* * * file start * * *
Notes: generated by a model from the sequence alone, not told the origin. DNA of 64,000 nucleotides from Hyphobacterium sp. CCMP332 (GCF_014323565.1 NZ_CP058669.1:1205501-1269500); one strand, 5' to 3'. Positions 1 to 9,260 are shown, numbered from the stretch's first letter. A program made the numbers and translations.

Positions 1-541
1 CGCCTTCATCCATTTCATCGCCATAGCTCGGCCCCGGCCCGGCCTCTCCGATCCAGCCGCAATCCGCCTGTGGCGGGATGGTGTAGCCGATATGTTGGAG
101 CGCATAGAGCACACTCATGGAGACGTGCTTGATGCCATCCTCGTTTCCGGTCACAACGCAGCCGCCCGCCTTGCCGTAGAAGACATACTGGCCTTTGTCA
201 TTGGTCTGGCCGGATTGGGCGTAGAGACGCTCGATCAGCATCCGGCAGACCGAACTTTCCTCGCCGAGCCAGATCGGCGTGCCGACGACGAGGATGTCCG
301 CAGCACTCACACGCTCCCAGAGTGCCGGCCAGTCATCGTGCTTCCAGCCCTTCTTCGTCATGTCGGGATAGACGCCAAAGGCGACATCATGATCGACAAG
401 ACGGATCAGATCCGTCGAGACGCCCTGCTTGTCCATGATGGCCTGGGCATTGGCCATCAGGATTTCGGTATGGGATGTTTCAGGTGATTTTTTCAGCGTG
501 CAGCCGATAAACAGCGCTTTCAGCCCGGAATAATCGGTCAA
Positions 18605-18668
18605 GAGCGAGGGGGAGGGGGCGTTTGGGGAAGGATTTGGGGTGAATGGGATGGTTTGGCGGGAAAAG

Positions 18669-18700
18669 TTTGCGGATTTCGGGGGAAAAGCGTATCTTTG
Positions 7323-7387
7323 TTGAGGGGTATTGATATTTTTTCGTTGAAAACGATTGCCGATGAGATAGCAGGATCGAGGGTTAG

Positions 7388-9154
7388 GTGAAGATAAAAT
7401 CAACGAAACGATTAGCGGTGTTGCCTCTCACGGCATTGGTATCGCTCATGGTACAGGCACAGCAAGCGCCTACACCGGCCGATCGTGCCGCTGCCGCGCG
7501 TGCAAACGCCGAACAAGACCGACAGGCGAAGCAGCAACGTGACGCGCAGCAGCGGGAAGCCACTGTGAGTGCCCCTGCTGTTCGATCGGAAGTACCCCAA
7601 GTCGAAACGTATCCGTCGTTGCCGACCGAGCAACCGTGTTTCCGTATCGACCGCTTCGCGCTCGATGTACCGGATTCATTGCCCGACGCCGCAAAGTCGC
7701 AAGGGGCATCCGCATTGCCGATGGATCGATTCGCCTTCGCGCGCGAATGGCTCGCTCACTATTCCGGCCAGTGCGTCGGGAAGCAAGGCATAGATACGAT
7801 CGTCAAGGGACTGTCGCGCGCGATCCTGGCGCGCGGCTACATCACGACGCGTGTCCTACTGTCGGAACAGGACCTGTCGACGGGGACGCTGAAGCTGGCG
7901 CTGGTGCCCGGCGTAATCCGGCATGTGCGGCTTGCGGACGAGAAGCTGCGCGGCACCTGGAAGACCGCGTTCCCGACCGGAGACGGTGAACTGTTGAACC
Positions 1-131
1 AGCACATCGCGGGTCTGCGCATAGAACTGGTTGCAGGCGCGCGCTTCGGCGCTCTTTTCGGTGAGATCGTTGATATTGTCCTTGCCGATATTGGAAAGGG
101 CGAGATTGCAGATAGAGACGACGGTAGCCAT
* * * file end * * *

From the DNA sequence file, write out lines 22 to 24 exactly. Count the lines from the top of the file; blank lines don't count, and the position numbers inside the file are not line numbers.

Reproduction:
7901 CTGGTGCCCGGCGTAATCCGGCATGTGCGGCTTGCGGACGAGAAGCTGCGCGGCACCTGGAAGACCGCGTTCCCGACCGGAGACGGTGAACTGTTGAACC
Positions 1-131
1 AGCACATCGCGGGTCTGCGCATAGAACTGGTTGCAGGCGCGCGCTTCGGCGCTCTTTTCGGTGAGATCGTTGATATTGTCCTTGCCGATATTGGAAAGGG